Dacres was only two centimetres behind Wright, throwing 62.91m to finish 13th overall, while Smikle could only manage a best distance of 59.04m to finish 25th overall.

Goule was the first competitor to grace the track and started things off with a bang as she ran a very impressive 1:59.83 to win heat 2 of the women’s 800 metres.

The men’s 400 meters hurdles saw four Caribbean men progress to the semi-finals. The list included Jamaicans Kemar Mowatt, Jaheel Hyde and Sean Rowe and The British Virgin Islands Kyron McMaster.

Mowatt finished 4th in heat 1 with a time of 49.06.  Hyde ran 48.54 to comfortably win heat 2.  Both McMaster and Rowe advanced from heat 4, with McMaster winning with a time of 48.79 and the Jamaican finishing 3rd with a season’s best of 49.18.

The session was capped off by the heats of one of the most highly anticipated events at the Olympics, the women’s 100 metres.

The event featured 10 athletes from the Caribbean.

 Antigua and Barbuda’s Joella Lloyd finished 7th in heat 1, in a time of 11.54.

Heat 2 was comfortably won by Jamaica’s defending double Olympic champion, Elaine Thompson-Herah, who signalled her intent at these games with a smooth 10.82.

Kelly-Ann Baptiste of Trinidad and Tobago also competed in heat 2 and finished 6th in 11.48.

Tristan Evelyn of Barbados ran 11.42 to finish 6th in heat 3.

Amya Clarke of St. Kitts & Nevis finished 7th in heat 4 with a time of 11.71.

Heat 5 was the turn of multiple-time Olympic and World Champion, Shelly-Ann Fraser-Pryce, to announce herself in Tokyo.

She didn’t disappoint, winning in a time of 10.84 to advance to the semi-finals.

 Tynia Gaither of the Bahamas was next up on the track, finishing 3rd in heat 6 to advance.

Heat 7 saw the most Caribbean representation with Shericka Jackson of Jamaica, Michelle Lee-Ahye of Trinidad & Tobago and Jasmine Abrams of Guyana all taking part.

Ahye won the heat with a time of 11.06, finishing just ahead of Jackson who ran 11.07 for 2nd while Abrams finished 7th in 11.49.

The fastest overall qualifier from the heats was Marie-Jose Talou of the Ivory Coast who ran 10.78 to win the 4th heat.

 

 Rain forced an early end to West Indies’ first Twenty20 against Pakistan with no result on Wednesday despite the game being reduced to nine overs per side.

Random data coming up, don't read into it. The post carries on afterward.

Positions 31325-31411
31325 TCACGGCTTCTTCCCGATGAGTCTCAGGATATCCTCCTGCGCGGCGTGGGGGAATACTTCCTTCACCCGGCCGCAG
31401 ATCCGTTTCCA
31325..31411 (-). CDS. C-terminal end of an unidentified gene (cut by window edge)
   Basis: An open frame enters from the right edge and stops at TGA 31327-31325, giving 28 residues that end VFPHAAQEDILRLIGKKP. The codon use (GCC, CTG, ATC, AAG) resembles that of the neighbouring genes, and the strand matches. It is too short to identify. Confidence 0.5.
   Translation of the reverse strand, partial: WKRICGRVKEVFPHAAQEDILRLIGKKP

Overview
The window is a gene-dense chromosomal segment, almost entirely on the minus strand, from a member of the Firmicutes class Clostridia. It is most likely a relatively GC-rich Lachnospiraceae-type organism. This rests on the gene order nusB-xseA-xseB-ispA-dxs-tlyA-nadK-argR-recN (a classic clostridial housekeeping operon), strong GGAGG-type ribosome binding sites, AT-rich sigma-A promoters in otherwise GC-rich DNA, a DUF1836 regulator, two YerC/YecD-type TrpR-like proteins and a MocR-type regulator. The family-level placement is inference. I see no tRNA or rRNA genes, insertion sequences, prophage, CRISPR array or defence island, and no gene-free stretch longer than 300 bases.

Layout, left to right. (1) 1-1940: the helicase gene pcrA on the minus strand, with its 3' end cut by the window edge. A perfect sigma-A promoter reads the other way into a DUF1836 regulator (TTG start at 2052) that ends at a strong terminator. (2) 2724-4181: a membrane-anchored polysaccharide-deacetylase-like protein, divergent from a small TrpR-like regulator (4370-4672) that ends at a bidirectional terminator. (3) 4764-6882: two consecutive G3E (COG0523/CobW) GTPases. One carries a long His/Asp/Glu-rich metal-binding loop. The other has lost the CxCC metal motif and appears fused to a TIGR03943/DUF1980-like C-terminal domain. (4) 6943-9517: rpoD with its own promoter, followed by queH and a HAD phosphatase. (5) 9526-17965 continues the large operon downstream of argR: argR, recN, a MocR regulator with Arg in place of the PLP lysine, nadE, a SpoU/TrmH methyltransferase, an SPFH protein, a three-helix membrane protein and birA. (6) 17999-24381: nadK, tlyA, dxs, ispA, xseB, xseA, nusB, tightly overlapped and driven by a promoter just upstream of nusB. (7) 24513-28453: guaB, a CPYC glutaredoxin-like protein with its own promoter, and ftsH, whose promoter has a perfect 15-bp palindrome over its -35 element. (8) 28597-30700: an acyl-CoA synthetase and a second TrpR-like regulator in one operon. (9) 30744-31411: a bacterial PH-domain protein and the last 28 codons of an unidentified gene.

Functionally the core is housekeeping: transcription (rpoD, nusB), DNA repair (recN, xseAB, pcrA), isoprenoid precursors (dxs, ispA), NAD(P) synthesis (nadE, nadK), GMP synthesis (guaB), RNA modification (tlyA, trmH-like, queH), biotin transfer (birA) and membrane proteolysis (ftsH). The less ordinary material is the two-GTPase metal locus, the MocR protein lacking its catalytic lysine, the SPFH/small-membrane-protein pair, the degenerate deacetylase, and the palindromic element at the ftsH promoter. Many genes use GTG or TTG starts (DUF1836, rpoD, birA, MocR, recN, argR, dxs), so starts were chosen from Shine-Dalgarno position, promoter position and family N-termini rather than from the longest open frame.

West Indies had reached 85-5 off their nine overs before umpires abandoned the game with rain persistently falling at the Kensington Oval.

West Indies, loaded with power-hitters, couldn’t get the tempo after the game was shortened as Pakistan won the toss and elected to field first.

Lendl Simmons (9) had to retire hurt in only the second over of the innings after being hit on the left side of the neck by debutant fast bowler Mohammad Wasim’s short-pitched delivery.

Fast bowler Hasan Ali (2-11) had Evin Lewis caught at mid-on off his first delivery and Nicholas Pooran (13) smashed Mohammad Hafeez for two sixes before ballooning an easy catch to point off the off-spinner.

The two experienced power-hitters -- Andre Russell and Chris Gayle -- also couldn’t make an impact against the variations of Pakistan spin and pace.

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Russell smashed leg-spinner, Usman Qadir, for a six over extra cover in the sixth over before getting a thick edge to wicketkeeper Mohammad Rizwan in the same over.

Wasim had a memorable debut to his T20 international when Gayle holed out in the deep for a run-a-ball seven before captain Kieron Pollard lifted the total in the last over.

Top scorer Pollard (22 not out) hit Shaheen Afridi for a boundary and then ended the innings with a six over mid-wicket before rain ruined the series opener.

The remaining three matches will be played at Providence before a two-test series at Kingston beginning from Aug. 12.

Jamaican Super-Heavyweight, Ricardo Brown, came up short in his bid for a medal as he lost in a first-round bout to India’s Satish Kumar, by split decision.

Four judges scored the fight in favour of Kumar and one scored it for the Jamaican.

Brown, popularly known as ‘Big 12,’ had a slow start, losing the first round on all the judges’ scorecards and never really recovered from there.

He showed more intent and tried to pick up the pace in rounds 2 and 3 but ultimately didn’t do any significant damage as Kumar, who fought a more technical fight, was able to come away with the win.

Kumar, a two-time Asian Championships bronze medalist, was cut on the forehead after an accidental clash of heads in the 3rd round but kept his composure, and avoided some potentially devastating right hands from Brown, to seal victory and advance to the quarterfinals, one step closer to an opportunity at a medal.

He will next face reigning world and Asian Champion Bakhodir Jalovov of Uzbekistan on Saturday.

Brown, 31, was a bronze medalist at the 2019 Pan Am Games in Lima, Peru, and was seeking to become Jamaica’s 1st boxing medallist at the Olympics.

 

Guyana’s Chelsea Edghill has confessed to bursting with pride after becoming the first female table tennis player from the English-speaking Caribbean to play at the Olympic Games.  

The former Caribbean women’s under-21 champion made her Olympic Games debut last Saturday, defeating her opponent Sally Yee of Fiji in the preliminary round.  Edghill won that battle emphatically, beating Yee 11-5, 4-11, 11-3, 11-6, 11-8.

However, the 24-year-old then suffered a straight-sets defeat at the hands of 17-year-old Yubin Shin of South Korea, in Round One of the Women’s Singles on Saturday.

Overwhelmed by the feat, the Guyanese international shared her experience with SportsMax.tv.

“It was a very happy and emotional feeling to be the first Guyanese to play in the Olympics for table tennis, it’s a huge honour and a huge feat,” Edghill said.

“I am really happy and elated to be able to accomplish such a feat, it’s indescribable how it feels.  I am full with pride, I am very proud to represent Guyana and touch the stage, and very proud of the history I made for Guyana,” she added.